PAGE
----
As the boarding nets rose, I felt as if a dreadful weight sat on my shoulders that only mayhem could lift, and I seemed to see myself from a great distance.
“You’ll be fine once the first gun is fired,” I whispered to myself. The words kept repeating in my head.
The pair of Navy pistols I hooked onto my belt felt ridiculously large. My fine dueling pistols were stowed in Billy’s cabin for safekeeping, but they weren’t suited to the present purpose anyway. A service pistol comes with a spike along the left side for hooking it in your belt, which prevents your losing it at some inconvenient moment, and it is a sturdy thing, with an iron butt-cap that makes it an admirable skull-cracker.
Someone handed me a monkey of grog. I forced myself to sip it, not down it. My legs were jigging. The need to find a new rammer for one of my gun-captains gave me a distraction from the growing noise of the approaching drums. I could hear the rhythmic splashing of the picaroons’ oars. I could hear voices counting cadence in island French, and I found the Creole inflections comforting in their familiarity. My mind raced from thought to thought. I wondered what horror had caused my French tutor, a mulatto as imperious as he was poor, to exchange his much-lamented villa for two dirty rooms in Fell’s Point.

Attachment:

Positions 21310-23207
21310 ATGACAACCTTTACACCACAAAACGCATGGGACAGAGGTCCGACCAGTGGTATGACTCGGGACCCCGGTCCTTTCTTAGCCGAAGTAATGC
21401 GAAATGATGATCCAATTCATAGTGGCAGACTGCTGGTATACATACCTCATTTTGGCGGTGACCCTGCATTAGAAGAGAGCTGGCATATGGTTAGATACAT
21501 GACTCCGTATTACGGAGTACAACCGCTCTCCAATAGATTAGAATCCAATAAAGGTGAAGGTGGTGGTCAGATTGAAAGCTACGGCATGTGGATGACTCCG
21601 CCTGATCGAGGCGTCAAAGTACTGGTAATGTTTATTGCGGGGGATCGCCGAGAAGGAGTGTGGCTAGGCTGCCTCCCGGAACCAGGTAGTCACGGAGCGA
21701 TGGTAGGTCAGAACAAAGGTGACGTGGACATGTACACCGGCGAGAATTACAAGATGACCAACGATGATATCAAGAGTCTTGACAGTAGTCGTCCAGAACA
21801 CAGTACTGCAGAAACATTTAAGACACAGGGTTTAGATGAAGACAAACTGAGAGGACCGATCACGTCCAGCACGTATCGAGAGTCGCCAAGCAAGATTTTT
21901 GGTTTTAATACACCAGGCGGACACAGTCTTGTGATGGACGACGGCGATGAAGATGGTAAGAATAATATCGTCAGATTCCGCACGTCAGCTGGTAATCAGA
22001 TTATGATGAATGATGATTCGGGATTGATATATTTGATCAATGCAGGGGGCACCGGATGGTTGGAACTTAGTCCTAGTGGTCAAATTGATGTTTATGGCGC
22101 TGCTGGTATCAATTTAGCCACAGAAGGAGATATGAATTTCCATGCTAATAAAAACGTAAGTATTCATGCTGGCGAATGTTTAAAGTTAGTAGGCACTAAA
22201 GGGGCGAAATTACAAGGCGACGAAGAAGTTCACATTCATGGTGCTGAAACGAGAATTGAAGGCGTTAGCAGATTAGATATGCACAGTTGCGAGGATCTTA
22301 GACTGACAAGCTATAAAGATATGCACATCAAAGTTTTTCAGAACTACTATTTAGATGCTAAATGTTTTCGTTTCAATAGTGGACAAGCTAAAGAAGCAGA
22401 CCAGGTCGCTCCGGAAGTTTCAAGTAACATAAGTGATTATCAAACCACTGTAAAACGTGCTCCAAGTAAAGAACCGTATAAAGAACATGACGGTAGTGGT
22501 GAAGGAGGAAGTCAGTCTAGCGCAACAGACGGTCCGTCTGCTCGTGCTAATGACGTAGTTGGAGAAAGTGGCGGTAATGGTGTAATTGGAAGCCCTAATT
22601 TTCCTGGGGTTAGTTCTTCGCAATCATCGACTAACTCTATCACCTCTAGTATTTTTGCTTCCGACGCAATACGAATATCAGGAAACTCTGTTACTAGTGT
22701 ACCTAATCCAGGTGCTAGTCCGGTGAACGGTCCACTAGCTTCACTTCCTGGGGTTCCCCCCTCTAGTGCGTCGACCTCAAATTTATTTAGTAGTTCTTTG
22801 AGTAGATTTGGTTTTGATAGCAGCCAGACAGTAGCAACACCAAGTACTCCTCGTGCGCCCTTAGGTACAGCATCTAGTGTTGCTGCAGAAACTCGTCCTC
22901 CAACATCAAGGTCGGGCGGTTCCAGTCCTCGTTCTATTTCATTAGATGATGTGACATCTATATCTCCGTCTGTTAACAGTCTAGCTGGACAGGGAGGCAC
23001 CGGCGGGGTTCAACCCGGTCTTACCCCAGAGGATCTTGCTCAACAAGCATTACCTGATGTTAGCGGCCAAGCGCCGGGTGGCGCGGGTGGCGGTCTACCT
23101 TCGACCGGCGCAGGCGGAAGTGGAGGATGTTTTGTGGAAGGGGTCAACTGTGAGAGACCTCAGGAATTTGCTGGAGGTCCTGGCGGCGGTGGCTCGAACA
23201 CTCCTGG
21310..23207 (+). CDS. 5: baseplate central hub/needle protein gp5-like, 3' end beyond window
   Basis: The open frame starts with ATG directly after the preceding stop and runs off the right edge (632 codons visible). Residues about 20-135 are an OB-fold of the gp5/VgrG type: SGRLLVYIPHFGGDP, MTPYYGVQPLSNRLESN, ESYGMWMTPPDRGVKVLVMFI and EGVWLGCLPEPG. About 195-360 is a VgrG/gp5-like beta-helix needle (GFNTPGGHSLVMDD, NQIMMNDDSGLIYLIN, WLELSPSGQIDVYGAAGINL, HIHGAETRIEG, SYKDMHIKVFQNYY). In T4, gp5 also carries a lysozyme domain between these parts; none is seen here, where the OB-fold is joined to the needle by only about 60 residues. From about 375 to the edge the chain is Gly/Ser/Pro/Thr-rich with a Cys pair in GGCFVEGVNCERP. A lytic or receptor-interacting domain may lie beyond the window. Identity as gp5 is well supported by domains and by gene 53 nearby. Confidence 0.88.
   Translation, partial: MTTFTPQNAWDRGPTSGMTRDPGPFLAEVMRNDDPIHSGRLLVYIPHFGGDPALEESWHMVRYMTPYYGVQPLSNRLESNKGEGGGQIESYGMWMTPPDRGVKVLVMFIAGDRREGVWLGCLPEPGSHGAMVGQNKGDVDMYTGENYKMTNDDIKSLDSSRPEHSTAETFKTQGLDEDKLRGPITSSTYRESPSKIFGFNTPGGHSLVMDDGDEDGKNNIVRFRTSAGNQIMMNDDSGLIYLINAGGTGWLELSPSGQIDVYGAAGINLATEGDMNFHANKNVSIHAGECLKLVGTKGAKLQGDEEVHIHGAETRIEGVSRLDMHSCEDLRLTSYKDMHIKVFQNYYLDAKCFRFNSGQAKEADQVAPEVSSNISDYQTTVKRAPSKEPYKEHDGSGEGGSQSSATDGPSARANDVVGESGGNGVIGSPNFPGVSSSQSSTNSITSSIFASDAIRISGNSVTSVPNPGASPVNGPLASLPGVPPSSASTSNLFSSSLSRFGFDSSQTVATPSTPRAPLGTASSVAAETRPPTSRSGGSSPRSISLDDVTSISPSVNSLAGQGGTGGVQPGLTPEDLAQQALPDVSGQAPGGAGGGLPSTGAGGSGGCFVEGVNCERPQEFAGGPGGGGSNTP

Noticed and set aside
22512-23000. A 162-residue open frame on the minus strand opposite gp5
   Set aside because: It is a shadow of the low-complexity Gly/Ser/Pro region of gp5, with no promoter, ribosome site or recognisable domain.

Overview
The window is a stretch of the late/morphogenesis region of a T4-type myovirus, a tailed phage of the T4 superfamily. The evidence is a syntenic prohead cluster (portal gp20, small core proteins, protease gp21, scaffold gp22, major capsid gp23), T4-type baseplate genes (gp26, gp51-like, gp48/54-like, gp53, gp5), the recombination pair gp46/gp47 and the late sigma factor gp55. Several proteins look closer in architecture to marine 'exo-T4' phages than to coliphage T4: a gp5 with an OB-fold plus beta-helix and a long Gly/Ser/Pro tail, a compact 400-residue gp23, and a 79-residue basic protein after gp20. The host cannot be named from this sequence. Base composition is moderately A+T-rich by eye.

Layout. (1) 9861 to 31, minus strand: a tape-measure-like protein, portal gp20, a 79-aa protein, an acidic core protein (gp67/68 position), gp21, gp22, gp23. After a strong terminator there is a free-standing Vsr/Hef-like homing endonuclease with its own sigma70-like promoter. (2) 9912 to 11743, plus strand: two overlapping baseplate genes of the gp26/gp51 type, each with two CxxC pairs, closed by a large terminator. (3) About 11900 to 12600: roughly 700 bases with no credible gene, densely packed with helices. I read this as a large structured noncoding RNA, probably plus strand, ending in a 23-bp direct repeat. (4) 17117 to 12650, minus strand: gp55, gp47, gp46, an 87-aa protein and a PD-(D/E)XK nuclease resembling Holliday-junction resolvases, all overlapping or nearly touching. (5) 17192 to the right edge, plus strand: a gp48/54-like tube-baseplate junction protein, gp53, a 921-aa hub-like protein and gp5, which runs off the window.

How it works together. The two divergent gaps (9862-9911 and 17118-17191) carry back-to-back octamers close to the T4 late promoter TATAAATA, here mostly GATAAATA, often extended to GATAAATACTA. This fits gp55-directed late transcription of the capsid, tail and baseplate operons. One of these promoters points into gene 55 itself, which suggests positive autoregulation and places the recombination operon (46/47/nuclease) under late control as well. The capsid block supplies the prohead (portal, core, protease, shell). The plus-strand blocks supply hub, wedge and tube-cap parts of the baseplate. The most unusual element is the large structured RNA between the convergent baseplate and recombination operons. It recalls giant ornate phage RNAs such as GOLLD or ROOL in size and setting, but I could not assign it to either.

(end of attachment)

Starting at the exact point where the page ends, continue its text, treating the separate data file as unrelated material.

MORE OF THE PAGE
My men and I squatted on the quarterdeck beneath the hammock nettings as the Rattle-Snake crept into the middle of the becalmed convoy. I could see the masts of two of the merchant ships to starboard across the far rail from me, and a third about fifty yards off the larboard bow. I couldn’t see Augustin von Steuben from where I crouched, but I knew she had drifted some way off in the current and had gotten a boat out. I hoped cheerful old Spetters could tow within range of our guns before the picaroons reached him.
Wickett, in shirtsleeves and a wide straw hat, stood at the break of the quarterdeck with one hand raised. In the other he held his uniform coat.
“In sweeps!” he called. “No time to stow them—pile them fore and aft between the masts, there. Mr. Rogers, I’ll have the guns run out, if you please!” He threw the straw hat away and thrust his arms into the sleeves of his coat. “Mr. Graves, get those swivels into action!”
I grabbed the nearest murdering-piece and dropped its pivot into the receiving hole drilled in the gunwale, squawking at my crews to follow my example. They knew what they were about and set to, loading the swivel guns with old bent nails and bits of scrap metal, and joining in the general shout of No quarter! No quarter!
"Wait for it!" called Wickett. "Wait for it . . . fire!"
© 2006 Broos Campbell. All rights reserved.